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I have a user inputting two strings and then I want to check if there are any similar characters and if there is, get the position where the first similarity occurs, without using the find or index function.

Below is what I have so far but I doesn't fully work. With what I have so far, I'm able to find the similarities but Im not sure how to find the position of those similarities without using the index function.

string_a = "python"

string_b = "honbe"

same = []

a_len = len(string_a)
b_len = len(string_b)

for a in string_a:
    for b in string_b:

        if a == b:
            same.append(b)          

print (same)

Right now the output is:

['h', 'o', 'n']

So basically what I am asking is, how can I find the position of those characters without using the Python Index function?

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4 Answers 4

up vote 3 down vote accepted

This is a perfect use case for difflib.SequenceMatcher:

import difflib

string_a = 'python'
string_b = 'honbe'

matcher = difflib.SequenceMatcher(a=string_a, b=string_b)
match = matcher.find_longest_match(0, len(matcher.a), 0, len(matcher.b))

The match object will have the attributes a, b, and size, where a is the starting index from the string matcher.a, b is the starting index from matcher.b, and size is the length of the match.

For example:

>>> match
Match(a=3, b=0, size=3)
>>> matcher.a[match.a:match.a+match.size]
'hon'
>>> match.a
3
>>> match.b
0
share|improve this answer

You should iterate over the indices:

for i in range(len(string_a)):
    for j in range(len(string_b)):
        if string_a[i] == string_b[j]:
            same.append((i, j, string_b[j]))

This will create a list of tuples that look like:

[ (3, 0, "h"), ... ]
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def find_similarity(string_a, string_b):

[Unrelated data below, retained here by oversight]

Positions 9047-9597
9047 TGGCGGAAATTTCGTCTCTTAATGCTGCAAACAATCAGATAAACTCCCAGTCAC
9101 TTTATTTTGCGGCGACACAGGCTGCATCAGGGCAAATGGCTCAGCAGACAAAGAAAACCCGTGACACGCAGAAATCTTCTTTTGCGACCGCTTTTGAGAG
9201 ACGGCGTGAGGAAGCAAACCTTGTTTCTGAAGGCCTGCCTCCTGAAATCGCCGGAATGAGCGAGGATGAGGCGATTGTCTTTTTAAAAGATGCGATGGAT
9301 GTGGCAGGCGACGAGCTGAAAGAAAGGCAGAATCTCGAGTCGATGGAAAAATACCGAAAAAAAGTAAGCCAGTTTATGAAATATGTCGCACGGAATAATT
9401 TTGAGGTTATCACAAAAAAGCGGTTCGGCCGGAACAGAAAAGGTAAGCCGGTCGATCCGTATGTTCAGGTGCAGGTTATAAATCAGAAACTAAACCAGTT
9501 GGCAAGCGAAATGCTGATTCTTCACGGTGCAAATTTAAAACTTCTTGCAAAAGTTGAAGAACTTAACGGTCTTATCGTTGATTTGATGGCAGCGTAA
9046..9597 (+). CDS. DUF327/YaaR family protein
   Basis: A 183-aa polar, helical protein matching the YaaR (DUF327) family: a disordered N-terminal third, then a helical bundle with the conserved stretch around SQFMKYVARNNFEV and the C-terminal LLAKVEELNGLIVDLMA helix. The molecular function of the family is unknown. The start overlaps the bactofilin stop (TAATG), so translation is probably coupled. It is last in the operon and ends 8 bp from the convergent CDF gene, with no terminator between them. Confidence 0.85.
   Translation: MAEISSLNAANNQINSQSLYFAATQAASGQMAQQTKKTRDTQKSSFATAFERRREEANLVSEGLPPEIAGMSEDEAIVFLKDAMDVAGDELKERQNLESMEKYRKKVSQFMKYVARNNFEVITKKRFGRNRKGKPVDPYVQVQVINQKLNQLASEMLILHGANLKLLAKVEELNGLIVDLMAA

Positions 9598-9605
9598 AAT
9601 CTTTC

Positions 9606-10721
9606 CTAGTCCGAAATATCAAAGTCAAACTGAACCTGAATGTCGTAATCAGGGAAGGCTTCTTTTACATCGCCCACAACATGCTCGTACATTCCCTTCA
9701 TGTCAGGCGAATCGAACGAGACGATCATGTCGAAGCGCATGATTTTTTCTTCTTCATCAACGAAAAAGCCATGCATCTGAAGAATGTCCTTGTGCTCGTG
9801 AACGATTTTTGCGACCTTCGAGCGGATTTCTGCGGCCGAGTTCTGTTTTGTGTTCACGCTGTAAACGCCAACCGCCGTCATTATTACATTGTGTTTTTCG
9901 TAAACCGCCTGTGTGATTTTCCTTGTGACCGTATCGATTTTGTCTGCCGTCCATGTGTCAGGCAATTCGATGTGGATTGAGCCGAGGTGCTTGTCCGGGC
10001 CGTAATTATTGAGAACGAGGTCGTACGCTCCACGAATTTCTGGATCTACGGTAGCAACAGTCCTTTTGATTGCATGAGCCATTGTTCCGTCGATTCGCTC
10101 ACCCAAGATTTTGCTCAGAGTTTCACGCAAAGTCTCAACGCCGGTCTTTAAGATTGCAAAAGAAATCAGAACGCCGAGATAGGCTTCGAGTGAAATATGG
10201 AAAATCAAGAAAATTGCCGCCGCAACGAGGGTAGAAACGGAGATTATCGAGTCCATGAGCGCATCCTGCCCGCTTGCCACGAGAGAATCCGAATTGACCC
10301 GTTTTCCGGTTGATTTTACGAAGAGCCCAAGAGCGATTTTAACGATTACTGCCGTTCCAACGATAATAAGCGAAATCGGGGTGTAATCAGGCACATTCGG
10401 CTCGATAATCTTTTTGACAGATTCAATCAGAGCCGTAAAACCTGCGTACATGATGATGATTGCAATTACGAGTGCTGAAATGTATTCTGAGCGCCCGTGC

for ia, ca in enumerate(string_a):
        for ib, cb in enumerate(string_b):
            if ca == cb:
                return ia, ib, ca

If you want all matches, instead of just the first, you can replace the return statement with a yield statement, and iterate over the results, or simply:

matches = list(find_similarity(string_a, string_b))

In the latter case, you get:

list(find_similarity(string_a, string_b))
=> [(3, 0, 'h'), (4, 1, 'o'), (5, 2, 'n')]
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You can solve this problem using a combination of list comprehensions and itertools.

import itertools
string_a = 'hello_world'
string_b = 'hi_low_old'

same = [ i for i,x in enumerate(itertools.izip(string_a,string_b)) if all(y==x[0] for y in x)]

In [38]: same
Out[38]: [0, 3, 4, 7]

Here we compare the two strings element by element and return all the indexes that have been found to be similar. The output can be easily changed to include the characters that matched etc. This method scales easily to compare multiple words.

share|improve this answer
    
Simple and brilliant. –  peixe Mar 4 at 18:09

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